Why You Prefer Novels to Statistics
For eighteen years, the American media was prohibited from showing photographs of fallen soldiers’ coffins. In February 2009, Defense Secretary Robert Gates lifted this ban and images flooded onto the Internet. Officially, family members have to give their approval before anything is published, but such a rule is unenforceable. Why was the ban created in the first place? To conceal the true costs of war. We can easily find out the number of casualties, but statistics leave us cold. People, on the other hand, especially dead people, spark an emotional reaction.
Why is this? For eons, groups have been essential to our survival. Thus, over the past hundred thousand years, we have developed an impressive sense of how others think and feel. Science calls this the “theory of mind.” Here’s an experiment to illustrate it: You are given $100 and must share it with a stranger. You can decide how it is divided up. If the other person is happy with your suggestion, the money will be divided that way. If he or she turns down your offer, you must return the $100 and no one gets anything. How do you split the sum?
It would make sense to offer the stranger very little—maybe just a dollar. After all, it’s better than nothing. However, in the 1980s, when economists began experimenting with such “ultimatum games” (the technical term), the subjects behaved very differently: They offered the other party between 30 percent and 50 percent. Anything below 30 percent was considered “unfair.” The ultimatum game is one of the clearest manifestations of the “theory of mind”: In short, we empathize with the other person.
However, with one tiny change, it is possible to almost eliminate this compassion: Put the players in separate rooms. When people can’t see their counterparts—or, indeed, when they have never seen them—it is more difficult to simulate their feelings. The other person becomes an abstraction, and the share they are offered drops, on average, to below 20 percent.
In another experiment, psychologist Paul Slovic asked people for donations. One group was shown a photo of Rokia from Malawi, an emaciated child with pleading eyes. Afterward, people donated an average of $2.83 to the charity (out of $5 they were given to fill out a short survey). The second group was shown statistics about the famine in Malawi, including the fact that more than three million malnourished children were affected. The average donation dropped by 50 percent. This is illogical: You would think that people’s generosity would grow if they knew the extent of the disaster. But we do not function like that. Statistics don’t stir us; people do.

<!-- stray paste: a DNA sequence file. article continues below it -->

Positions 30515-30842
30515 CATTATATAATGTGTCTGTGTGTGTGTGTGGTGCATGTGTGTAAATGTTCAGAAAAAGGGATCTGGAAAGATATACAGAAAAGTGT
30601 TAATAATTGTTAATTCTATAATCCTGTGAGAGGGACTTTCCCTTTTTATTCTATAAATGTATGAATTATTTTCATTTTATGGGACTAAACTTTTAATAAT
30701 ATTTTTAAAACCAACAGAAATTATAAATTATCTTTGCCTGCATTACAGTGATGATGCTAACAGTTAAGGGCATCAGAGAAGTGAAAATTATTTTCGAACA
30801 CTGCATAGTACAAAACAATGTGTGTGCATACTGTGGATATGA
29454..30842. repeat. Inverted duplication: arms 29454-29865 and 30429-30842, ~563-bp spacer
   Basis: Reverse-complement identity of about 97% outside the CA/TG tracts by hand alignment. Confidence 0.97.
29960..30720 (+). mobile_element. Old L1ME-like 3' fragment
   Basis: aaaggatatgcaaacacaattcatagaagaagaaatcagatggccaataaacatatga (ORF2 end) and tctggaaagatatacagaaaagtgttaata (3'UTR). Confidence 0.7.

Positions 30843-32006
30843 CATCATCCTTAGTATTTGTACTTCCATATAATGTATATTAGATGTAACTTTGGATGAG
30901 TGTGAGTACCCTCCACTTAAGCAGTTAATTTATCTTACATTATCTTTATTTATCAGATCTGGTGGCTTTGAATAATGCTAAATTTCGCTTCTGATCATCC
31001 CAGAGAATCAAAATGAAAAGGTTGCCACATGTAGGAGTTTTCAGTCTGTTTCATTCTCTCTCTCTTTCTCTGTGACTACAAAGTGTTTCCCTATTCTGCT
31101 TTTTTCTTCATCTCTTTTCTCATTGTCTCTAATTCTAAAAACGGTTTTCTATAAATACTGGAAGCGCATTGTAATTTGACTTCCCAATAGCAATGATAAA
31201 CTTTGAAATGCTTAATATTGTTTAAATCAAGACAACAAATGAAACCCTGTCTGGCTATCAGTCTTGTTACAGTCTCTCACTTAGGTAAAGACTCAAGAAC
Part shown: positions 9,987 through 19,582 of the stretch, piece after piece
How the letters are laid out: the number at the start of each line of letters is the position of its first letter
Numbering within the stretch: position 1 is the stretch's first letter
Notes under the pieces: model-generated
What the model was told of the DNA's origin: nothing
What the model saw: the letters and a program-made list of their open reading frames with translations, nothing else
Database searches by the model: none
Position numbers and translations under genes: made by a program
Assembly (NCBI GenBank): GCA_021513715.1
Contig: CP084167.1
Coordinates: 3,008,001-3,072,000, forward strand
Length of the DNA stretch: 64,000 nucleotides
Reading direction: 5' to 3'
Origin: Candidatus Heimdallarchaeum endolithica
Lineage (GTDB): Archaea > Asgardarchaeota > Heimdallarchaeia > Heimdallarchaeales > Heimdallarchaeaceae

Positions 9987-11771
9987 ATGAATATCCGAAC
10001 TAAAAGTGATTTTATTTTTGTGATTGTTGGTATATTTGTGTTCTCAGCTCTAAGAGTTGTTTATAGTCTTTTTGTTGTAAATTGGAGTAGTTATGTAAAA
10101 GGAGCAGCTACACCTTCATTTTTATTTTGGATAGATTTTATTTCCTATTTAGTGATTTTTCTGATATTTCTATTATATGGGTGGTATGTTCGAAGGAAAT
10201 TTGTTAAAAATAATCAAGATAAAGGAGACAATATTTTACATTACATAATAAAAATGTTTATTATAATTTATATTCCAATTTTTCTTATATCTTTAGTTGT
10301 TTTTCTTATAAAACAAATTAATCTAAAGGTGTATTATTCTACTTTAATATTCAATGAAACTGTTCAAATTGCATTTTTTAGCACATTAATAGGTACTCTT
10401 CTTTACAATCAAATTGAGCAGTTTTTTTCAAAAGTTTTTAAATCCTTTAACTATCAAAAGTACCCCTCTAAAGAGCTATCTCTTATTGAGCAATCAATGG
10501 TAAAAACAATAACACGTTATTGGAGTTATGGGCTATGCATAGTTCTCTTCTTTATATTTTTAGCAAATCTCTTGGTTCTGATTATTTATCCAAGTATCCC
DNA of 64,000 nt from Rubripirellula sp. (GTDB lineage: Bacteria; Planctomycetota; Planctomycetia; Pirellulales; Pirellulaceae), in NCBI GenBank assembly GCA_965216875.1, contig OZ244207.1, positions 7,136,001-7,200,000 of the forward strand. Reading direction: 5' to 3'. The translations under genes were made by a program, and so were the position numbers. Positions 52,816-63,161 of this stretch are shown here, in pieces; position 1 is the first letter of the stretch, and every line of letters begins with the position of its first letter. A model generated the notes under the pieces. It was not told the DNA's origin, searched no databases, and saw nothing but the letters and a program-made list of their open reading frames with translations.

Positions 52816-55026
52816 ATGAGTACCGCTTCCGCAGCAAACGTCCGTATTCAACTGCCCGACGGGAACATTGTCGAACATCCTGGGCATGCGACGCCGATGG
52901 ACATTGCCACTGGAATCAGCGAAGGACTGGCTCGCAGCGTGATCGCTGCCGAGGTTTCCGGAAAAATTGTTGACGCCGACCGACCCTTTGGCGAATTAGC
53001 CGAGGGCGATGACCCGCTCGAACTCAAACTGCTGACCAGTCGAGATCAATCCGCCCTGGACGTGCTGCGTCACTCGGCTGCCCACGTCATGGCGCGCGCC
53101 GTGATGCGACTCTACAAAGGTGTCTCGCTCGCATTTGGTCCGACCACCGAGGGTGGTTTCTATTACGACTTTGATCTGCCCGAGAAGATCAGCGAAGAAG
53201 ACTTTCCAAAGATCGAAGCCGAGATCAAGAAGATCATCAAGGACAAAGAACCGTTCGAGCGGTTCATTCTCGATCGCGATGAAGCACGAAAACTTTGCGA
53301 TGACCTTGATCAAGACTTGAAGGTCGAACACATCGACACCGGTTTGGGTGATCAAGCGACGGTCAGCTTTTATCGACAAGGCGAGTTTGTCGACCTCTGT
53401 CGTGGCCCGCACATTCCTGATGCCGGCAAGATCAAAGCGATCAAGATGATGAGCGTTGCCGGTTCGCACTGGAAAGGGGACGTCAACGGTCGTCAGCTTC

The media has long known that factual reports and bar charts do not entice readers. Hence the guideline: Give the story a face. If a company features in the news, a picture of the CEO appears alongside (either grinning or grimacing, depending on the market). If a state makes the headlines, the president represents it. If an earthquake takes place, a victim becomes the face of the crisis.
This obsession explains the success of a major cultural invention: the novel. This literary “killer app” projects personal and interpersonal conflicts onto a few individual destinies. A scholar could have written a meaty dissertation about the methods of psychological torture in Puritan New England, but instead, we still read Hawthorne’s The Scarlet Letter. And the Great Depression? In statistical form, this is just a long series of numbers. As a family drama, in Steinbeck’s The Grapes of Wrath, it is unforgettable.
In conclusion: Be careful when you encounter human stories. Ask for the facts and the statistical distribution behind them. You can still be moved by the story, but this way, you can put it into the right context. If, however, you seek to move and motivate people for your own ends, make sure your tale is seasoned with names and faces.